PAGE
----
Democracy in Central Asia: Supporting Kyrgyzstan’s “Island of Democracy”
With its two revolutions in 2005 and 2010, Kyrgyzstan is often dubbed Central Asia’s “island of democracy.” Surrounded by autocratic dictatorships and heavily dependent on Russian political and economic support, Kyrgyzstan appears to some pundits to be no more than a pawn in Russia’s “Great Game” ambitions in the region, leading many to conclude that democracy in Central Asia is not sustainable. But Kyrgyzstan has so far proved resistant to one-man rule, and few people in Kyrgyzstan see autocracy as inevitable. Since one of the highest priorities for US foreign policy is supporting the growth of accountable government and democracy in the world, it is worth reflecting on Kyrgyzstan’s experience and its future prospects as a lesson in what is possible for the spread of democracy in the most difficult regions of the world.
Early Success in Transitioning to Democracy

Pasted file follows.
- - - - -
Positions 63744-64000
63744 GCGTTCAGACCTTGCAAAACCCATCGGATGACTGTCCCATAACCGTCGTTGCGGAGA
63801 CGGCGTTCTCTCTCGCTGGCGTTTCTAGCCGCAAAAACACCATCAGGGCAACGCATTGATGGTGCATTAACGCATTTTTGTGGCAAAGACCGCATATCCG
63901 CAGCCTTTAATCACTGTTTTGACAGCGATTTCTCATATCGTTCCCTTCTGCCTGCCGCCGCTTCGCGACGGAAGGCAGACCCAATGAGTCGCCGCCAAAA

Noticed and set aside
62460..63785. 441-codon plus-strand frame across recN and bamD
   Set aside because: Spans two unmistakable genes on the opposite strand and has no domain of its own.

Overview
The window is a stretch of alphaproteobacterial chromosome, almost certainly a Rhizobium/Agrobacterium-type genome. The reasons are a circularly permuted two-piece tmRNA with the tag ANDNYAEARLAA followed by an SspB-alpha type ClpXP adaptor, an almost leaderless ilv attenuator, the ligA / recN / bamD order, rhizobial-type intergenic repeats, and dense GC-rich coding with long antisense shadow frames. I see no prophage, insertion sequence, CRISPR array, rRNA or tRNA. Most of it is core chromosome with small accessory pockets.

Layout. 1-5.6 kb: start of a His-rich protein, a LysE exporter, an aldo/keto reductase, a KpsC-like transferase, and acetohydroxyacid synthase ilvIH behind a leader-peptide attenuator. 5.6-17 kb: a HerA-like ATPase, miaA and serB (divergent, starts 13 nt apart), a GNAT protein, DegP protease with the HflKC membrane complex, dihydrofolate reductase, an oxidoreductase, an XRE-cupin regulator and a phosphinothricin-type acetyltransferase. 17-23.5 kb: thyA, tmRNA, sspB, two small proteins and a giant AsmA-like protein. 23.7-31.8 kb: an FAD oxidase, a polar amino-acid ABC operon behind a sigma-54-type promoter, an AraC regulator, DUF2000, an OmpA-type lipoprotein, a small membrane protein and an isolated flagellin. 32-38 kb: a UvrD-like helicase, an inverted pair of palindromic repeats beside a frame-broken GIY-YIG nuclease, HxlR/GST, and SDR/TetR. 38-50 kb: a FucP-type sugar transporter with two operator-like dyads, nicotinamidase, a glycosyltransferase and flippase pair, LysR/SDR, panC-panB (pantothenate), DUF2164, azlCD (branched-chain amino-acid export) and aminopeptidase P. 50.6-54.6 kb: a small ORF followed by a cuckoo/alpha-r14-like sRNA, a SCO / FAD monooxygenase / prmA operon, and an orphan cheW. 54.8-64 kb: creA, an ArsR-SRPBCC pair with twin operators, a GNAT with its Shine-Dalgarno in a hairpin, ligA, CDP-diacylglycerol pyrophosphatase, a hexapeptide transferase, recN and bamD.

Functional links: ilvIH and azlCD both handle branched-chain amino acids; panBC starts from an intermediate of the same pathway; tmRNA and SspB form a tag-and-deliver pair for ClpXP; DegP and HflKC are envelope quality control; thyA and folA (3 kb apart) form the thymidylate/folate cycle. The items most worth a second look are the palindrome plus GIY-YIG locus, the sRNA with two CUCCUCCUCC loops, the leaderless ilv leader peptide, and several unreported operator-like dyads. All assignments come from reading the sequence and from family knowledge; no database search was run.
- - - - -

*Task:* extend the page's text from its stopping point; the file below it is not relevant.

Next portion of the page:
When I arrived in Bishkek in May 2011, Kyrgyzstan was still very much in the midst of its latest democratic transition following the April 2010 revolution. A constitutional referendum and parliamentary elections in 2010 gave interim President Roza Otunbayeva’s government necessary legitimacy. The 2011 presidential elections solidified the democratic transition to a new regime under President Almazbek Atambayev. The success of these three largely free and fair early elections was an early win for democracy, but the new government faced enormous challenges in low governance capacity, absence of rule of law, rampant corruption, human rights challenges, and external pressures. The tragic interethnic violence that killed nearly 500 people in Kyrgyzstan’s south in June 2010 exposed the government’s tenuous control of its regions, nearly started a war with Uzbekistan, and left the government with the long-term challenge of overcoming the now greatly widened gulf between Uzbeks and Kyrgyz in the south.